For most of this month, I have to leave a little early to go home and change into my knitting-teacher hat. (In this case, I mostly just need to trade cars with Chris because he needs to Taurus to go pick up Max with the twins.) I mentioned this to Max on the way home and he frowned, saying he much preferred things when he knew I was in the lodge the whole time.

I can understand that. If you're out there taking risks for four hours straight, trying all the new stuff your instructor is asking you to do, it's helpful to know that if you really get sick of this, or need a break, or worse--break something, that your Mom is right there in the lodge. And I admit that I like being here to do just that. I can't really see him skiing from here --the best view from the lodge is actually of the learning slopes, and this class doesn't spend any time there.

But I like sitting at the table waiting to hear about how it all went. Drinking a cup of hot chocolate (we've learned to bring food from home whenever possible. The food served in the lodge is both expensive and horrible with the exception, maybe, of some cookies. So I bring two mugs and some packages of hot chocolate and two lunch boxes with hot-food thermoses, some fruit, and some yogurt.) Iming with Chris who is in his garage at home painting plastic car bodies and keeping an ear open for the twinkies.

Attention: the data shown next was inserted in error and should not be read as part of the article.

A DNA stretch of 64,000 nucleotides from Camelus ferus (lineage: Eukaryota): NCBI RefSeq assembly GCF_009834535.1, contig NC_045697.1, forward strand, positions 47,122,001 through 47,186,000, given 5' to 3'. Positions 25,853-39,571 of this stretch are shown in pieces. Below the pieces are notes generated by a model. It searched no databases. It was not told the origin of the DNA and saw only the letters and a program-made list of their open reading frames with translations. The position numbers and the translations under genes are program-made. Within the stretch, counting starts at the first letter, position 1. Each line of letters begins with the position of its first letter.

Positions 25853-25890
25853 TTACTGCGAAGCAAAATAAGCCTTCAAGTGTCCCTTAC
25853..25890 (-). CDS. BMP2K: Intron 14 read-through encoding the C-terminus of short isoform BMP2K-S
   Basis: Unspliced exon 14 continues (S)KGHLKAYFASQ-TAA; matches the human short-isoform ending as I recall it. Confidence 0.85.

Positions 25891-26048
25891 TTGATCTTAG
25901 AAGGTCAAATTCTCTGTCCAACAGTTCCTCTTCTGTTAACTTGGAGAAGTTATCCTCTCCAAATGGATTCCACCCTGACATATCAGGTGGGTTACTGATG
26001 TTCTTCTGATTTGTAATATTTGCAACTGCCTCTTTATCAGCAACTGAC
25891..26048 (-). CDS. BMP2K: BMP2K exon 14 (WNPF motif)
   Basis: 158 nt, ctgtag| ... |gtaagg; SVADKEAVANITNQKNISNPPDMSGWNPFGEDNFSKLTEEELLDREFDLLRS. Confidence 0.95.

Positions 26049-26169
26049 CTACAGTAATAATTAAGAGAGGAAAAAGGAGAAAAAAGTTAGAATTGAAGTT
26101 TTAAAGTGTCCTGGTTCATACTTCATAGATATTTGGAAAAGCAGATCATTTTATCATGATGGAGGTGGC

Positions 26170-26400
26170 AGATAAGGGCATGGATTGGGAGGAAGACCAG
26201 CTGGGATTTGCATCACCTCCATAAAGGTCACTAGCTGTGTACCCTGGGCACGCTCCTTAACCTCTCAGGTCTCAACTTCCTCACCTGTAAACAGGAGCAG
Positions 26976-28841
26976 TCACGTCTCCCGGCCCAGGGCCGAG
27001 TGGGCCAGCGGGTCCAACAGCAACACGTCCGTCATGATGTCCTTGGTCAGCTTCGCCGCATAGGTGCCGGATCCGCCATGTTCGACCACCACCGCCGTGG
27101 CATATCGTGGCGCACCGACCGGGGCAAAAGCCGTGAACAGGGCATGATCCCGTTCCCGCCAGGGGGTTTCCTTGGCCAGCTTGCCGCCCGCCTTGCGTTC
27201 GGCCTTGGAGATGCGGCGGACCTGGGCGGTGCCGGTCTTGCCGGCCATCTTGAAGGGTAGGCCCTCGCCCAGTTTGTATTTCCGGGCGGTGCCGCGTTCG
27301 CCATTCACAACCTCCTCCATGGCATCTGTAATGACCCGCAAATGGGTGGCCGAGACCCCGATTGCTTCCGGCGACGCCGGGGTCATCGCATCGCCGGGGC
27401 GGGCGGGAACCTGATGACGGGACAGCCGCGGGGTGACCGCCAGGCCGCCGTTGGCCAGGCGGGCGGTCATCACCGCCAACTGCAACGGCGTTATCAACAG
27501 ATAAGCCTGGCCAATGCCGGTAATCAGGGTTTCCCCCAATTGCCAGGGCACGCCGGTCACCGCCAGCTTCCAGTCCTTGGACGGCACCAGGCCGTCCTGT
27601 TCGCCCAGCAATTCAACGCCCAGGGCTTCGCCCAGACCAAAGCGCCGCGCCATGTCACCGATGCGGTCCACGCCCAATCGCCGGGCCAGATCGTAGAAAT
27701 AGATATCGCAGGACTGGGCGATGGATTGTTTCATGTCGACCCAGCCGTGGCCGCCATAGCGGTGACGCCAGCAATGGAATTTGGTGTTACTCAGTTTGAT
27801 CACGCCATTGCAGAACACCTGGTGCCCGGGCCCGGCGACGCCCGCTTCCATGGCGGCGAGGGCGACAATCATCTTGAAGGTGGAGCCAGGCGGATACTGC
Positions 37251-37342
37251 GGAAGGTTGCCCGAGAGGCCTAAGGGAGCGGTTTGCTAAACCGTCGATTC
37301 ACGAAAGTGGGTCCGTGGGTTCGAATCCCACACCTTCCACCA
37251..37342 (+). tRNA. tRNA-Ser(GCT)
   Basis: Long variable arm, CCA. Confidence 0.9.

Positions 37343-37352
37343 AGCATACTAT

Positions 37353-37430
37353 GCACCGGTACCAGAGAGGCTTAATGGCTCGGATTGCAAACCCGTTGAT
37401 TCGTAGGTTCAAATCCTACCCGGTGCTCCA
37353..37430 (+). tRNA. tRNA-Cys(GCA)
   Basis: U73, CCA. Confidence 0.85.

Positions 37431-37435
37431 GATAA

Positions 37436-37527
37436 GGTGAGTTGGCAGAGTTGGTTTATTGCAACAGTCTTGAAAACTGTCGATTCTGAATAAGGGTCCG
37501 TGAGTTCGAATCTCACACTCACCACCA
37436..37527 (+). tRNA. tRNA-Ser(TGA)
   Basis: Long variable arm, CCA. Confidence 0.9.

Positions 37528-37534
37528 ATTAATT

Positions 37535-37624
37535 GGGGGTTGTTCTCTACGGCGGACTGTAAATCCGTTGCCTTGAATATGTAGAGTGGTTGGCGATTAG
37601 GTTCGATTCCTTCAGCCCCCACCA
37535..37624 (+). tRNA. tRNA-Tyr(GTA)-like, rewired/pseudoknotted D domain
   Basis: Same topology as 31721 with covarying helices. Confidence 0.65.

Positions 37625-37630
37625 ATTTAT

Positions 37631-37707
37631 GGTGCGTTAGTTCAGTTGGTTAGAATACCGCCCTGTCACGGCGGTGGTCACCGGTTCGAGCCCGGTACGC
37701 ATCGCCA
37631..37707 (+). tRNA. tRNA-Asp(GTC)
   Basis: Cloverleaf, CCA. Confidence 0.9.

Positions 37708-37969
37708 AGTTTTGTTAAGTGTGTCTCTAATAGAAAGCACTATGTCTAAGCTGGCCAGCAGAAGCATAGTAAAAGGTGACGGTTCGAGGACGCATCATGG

Speaking of which, some of Max's class is coming in from the slopes now, so I'm going to wrap this up and wait for the update on what he learned so far. It's lunch time and they'll all head back out soon.

Tuesday, February 05, 2008

We Don't Get to Vote Today

Here in PA, we don't hold primaries until April, so I didn't vote today.

Mostly I whined--about my throat, not about not voting. I came down with a cold Sunday evening and although it's not the most vicious cold I've ever had, the timing is horrible. The kids' school wanted help finding volunteers for the Chinese New Year Celebration on Thursday and the Health Screenings on Friday. Gaye and I have business of hers to take care of tomorrow. I need to write two lessons for one client and take care of a conference call with another.

It's just one of those weeks.

On the upside, skiing went fine yesterday. Ack. We interupt this blog to go lay down or I might throw up. I hate being sick!